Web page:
Freemium is another model gaining traction, which offers viewers a basic level of service at no cost. Services like the Roku Channel and Peacock allow viewers to watch chosen content, such as popular old movies, TV shows that are no longer in production, and a small peek at some original content.
Subscription fatigue is generally viewed as good for consumers, but it's also opening up opportunities for smaller or niche publishers. For consumers, it will force the non-free streaming services to expand their content catalogs and adapt advertising models, making content more accessible. For smaller or niche publishers, who might have a difficult time attracting a large number of subscribers and therefore surviving on a subscription model, this opens up new monetisation opportunities.
#3: Meanwhile the Battle for Market Share Rages On Among Giants
Netflix is still the king of streaming, with 222 million subscribers across the globe. Amazon Prime isn’t far behind with 200 million subscribers, although many people purchase subscriptions for free shipping, not necessarily for viewing video content. In fact, Nielsen reports that Netflix subscribers watch 5x more content than Amazon Prime users.
The real battle, according to Adweek, is for third place. With three streaming services in its portfolio -- Disney+, Hulu and ESPN+ -- Disney had hoped to catch up to Netflix. For a while it looked like Disney+ just may do that, gaining 118.1 million subscribers in its short life. More recently, however, its growth has cooled, and missed its Wall Street expectations.
#4: Advancement in Smart TVs sees CTV Viewers Numbers Picking Up
Streaming services and video platforms were revolutionary in that they allowed consumers to watch their favorite shows on their computers and mobile devices whenever and wherever they wanted. But across the world, smart TV sales are booming (by 2026, half the world’s population will own one). Why watch a show on a 13-inch laptop screen when you can experience it on your 72 inch television?
Improvements in the smart TV UX has more people using them to watch TV -- and signing up for services like Apple TV+, which, by the way, now has 40 million global accounts and 20 million paying subscribers. As this trend continues, more opportunities will arise for business owners to compete and also reach their audiences with highly niche content on the traditional television screens.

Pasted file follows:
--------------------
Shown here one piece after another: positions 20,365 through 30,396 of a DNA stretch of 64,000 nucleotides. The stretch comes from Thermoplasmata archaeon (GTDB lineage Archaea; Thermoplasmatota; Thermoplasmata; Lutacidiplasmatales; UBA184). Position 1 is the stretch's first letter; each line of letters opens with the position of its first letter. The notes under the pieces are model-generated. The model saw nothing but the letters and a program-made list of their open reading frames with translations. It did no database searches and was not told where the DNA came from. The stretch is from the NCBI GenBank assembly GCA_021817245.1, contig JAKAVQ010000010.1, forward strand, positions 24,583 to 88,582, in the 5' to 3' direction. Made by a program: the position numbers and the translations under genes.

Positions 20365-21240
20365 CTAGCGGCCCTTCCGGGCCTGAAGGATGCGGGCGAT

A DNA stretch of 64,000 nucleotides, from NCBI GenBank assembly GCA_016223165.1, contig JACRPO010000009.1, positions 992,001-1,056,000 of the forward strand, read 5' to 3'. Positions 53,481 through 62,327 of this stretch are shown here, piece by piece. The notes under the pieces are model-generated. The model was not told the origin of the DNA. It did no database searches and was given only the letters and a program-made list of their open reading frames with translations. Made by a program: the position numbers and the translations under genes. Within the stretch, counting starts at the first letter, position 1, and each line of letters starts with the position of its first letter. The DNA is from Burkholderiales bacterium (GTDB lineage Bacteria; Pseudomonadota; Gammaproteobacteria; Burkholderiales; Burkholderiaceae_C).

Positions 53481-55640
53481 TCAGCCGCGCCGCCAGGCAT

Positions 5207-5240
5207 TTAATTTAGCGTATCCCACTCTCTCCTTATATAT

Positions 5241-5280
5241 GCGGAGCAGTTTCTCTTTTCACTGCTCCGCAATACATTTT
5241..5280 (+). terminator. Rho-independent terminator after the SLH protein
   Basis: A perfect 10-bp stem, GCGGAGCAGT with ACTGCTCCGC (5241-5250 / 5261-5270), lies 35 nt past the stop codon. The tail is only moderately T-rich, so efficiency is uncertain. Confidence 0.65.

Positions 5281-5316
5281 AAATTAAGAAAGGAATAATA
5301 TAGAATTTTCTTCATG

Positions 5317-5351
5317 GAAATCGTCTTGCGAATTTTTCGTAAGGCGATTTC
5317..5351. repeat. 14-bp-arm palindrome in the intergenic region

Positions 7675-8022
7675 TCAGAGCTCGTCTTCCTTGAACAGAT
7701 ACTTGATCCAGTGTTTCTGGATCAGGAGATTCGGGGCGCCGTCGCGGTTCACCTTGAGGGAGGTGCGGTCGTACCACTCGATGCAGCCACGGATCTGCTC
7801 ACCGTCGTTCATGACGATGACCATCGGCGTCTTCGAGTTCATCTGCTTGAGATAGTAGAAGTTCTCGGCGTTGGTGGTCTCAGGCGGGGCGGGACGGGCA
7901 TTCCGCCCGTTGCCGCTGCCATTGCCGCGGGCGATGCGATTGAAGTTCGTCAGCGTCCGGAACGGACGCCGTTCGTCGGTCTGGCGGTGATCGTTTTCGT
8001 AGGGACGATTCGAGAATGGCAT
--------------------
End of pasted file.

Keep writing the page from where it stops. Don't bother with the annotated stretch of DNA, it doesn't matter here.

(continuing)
#5: Telecom Operators Offer Bundled Packages
If you’re a telco, how do you react and stay relevant in the age of streaming media? Bundling in OTT subscriptions, like Netflix, HBO or Disney+, as well as music streaming services like Spotify has proven a shrewd move to prevent this business model from going the way of the old video rental store. For example, AT&T customers can avail of plans where they can stream HBO Max and T-Mobile’s Simple Choice customers can binge on Netflix, Amazon and Hulu, while Verizon customers can gain access to Disney+, Hulu and ESPN+.
By next year, such bundles are expected to account for up to 50% of online viewing minutes.
OTT Trends Going Forward: A Market Still Maturing
While the OTT market has enjoyed stellar growth, it’s far from mature. The AVOD market has a lot of challenges on its hands with targeting and privacy, while the SVOD market is reaching its tipping point for what consumers are willing to pay on a monthly basis.
What’s not in doubt however, is that we’ll continue to see massive battles for market share among the big guns, newer and nicher entrants regularly joining the party, along with further significant shifts in user behavior. You as a content creator are no longer locked out of this sphere, as advancements in technology create accessibility, the growing audience creates the business opportunity, and there are numerous methods of monetisation available.
This still feels very much like the beginning of the OTT era, and right now, the trajectory is very much upwards.